The US Economy's Three Major Imbalances
by Bonddad, Thu Jul 06, 2006 at 04:23:00 AM EDT
The U.S. economy suffers from extreme economic imbalances that must be resolved. The longer they persist, the more difficult and painful their ultimate resolution will be. The imbalances result primarily from an excess of consumption and borrowing, and insufficient savings and production, and can only be resolved by less of the former and more of the latter. Recession is not the only way to reduce consumption, but since our economy is 70% consumption, any noticeable dip in consumption will lead to recession. The Fed should not prevent this from occurring any more than a clinician at a rehabilitation center should try to prevent a patient from suffering withdrawal by giving him with more heroin.
In one paragraph Peter Schiff of EuroPacific Capital has neatly summed up the basic problem of the US economy. Below I will explain why these imbalances are a big headache waiting to happen.
From Calculated Risk:
For the first nine months of the 2006 fiscal year (starts Oct 1st), the National Debt has increased $487.3 Billion. The record is $491.1 Billion for the first nine months of fiscal 2004.
The annual increase in the debt is running around 4.5% to 5.0% of GDP. This is a classic "structural budget deficit" or "high employment deficit" - something most economists believe should be avoided.
According to the Bureau of Public Debt, total federal debt outstanding has increased from 5.6 trillion in the 2001 to 8.3 trillion currently. The essential problem here is simple. Government revenues are lower than government expenditures. According to the Congressional Budget Office revenues from individual taxpayers were $994 billion in 2001 and $927 billion in 2005. Over the same time, the government has increased discretionary spending from $649 billion to $967 billion. To fund the difference, the government has increased total debt by 48%.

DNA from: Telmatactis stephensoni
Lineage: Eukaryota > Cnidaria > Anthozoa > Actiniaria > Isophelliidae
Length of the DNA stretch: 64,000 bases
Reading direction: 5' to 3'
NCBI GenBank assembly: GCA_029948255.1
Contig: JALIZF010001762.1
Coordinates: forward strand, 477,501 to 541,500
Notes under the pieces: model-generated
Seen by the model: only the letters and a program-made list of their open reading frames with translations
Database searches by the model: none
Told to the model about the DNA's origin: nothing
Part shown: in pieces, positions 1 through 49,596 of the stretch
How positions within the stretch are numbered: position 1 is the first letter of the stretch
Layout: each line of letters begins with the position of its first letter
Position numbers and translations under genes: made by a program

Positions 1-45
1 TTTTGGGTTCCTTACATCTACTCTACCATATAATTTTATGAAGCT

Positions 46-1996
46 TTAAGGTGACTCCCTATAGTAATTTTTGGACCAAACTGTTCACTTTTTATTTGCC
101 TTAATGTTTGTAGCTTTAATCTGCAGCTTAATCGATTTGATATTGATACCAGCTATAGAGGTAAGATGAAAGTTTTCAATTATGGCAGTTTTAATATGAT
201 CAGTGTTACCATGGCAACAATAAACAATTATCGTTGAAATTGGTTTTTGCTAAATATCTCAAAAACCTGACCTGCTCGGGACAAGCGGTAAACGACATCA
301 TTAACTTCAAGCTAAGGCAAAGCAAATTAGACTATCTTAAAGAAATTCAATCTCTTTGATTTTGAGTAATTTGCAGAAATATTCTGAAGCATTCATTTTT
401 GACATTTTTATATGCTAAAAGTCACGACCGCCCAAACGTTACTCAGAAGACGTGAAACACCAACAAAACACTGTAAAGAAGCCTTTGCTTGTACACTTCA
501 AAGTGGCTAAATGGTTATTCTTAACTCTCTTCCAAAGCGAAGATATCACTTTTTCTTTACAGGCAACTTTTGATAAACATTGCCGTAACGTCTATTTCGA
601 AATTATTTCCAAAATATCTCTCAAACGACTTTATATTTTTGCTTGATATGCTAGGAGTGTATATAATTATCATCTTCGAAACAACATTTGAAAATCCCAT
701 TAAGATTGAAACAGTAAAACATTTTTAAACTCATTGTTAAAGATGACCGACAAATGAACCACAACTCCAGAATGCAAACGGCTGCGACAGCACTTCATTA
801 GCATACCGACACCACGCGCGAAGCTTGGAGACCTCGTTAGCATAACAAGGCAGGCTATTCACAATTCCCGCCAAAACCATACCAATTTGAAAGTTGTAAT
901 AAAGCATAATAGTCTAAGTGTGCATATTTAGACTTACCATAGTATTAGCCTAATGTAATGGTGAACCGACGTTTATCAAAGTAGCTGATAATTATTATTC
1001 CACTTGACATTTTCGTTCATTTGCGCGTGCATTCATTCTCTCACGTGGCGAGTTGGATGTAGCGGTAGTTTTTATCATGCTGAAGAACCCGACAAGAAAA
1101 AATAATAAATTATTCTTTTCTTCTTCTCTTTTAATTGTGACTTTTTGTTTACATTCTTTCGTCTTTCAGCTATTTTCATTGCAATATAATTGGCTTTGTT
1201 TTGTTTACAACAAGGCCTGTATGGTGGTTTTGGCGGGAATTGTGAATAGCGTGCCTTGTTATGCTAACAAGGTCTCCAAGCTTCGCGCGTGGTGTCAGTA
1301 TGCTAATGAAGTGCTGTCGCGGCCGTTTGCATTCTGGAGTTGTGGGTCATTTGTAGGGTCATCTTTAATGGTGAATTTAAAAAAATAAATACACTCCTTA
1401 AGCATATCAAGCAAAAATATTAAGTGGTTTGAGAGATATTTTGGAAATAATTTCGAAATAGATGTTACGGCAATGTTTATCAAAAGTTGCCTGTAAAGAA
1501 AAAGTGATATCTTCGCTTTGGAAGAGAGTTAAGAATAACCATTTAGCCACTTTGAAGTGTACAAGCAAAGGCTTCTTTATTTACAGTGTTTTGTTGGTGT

Eventually the US Treasury must either pay-off or refinance the debt. Paying off debt requires paying off the entire issue which will cost a great deal of money. If the government refinances the debt, it will have to charge a higher interest rate because currently rates are very low by historical standards. In addition as the US increases its total debt outstanding, lenders may start to demand a higher interest rate as additional compensation for higher risk associated with US debt. None of these scenarios is economically beneficial to the US. In fact, resolving them could be very painful.
Here are three very important inter-related facts:
2.) In 2001, the US savings rate (which is gross income less all expenditures) was 2.8%. It has declined since then and has been negative since the second quarter of 2005. This means consumers are spending everything they make on a monthly basis.
3.) According to the Bureau of Economic Analysis GDP reports, consumer spending has increased at a consumer expenditure deflator adjusted amount of 15.84% for this expansion.
Here's the problem these statistics present. Consumers were already spending most of their income when this expansion began. Their income has not increased after inflation the entire expansion. However, somehow they increased their spending 15.84%. Where is the money coming from?
Tons of debt. Total consumer debt as a percentage of GDP increased from 74.72% in the fourth quarter of 2001 to 90.78% in the first quarter of 2006. Over the same period total consumer debt outstanding grew at a compound annual growth rate of 11.65%.
The problem with all this debt is eventually it "breaks the bank". We are already seeing the negative impact of these actions:
* Even though tougher filing laws took effect Oct. 17, the number of monthly bankruptcy filings grew by more than 300 percent between November and March, from 13,758 to 49,977, according to a June report from the Administrative Office of the US Courts.
* Foreclosures on home mortgages were up 38 percent nationally in the first quarter of 2006, according to property tracker RealtyTrac Inc.